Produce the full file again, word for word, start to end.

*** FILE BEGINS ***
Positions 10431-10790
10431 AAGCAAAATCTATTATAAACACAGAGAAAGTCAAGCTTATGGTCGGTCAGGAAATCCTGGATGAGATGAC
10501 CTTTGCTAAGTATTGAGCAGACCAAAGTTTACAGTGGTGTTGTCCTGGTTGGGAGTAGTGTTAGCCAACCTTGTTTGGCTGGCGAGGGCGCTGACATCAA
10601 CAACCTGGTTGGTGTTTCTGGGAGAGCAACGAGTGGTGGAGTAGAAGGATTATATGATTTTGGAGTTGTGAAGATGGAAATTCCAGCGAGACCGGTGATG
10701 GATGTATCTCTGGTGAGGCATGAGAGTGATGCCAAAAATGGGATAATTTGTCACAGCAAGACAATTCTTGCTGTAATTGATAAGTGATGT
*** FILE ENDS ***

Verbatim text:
Positions 10431-10790
10431 AAGCAAAATCTATTATAAACACAGAGAAAGTCAAGCTTATGGTCGGTCAGGAAATCCTGGATGAGATGAC
10501 CTTTGCTAAGTATTGAGCAGACCAAAGTTTACAGTGGTGTTGTCCTGGTTGGGAGTAGTGTTAGCCAACCTTGTTTGGCTGGCGAGGGCGCTGACATCAA
10601 CAACCTGGTTGGTGTTTCTGGGAGAGCAACGAGTGGTGGAGTAGAAGGATTATATGATTTTGGAGTTGTGAAGATGGAAATTCCAGCGAGACCGGTGATG
10701 GATGTATCTCTGGTGAGGCATGAGAGTGATGCCAAAAATGGGATAATTTGTCACAGCAAGACAATTCTTGCTGTAATTGATAAGTGATGT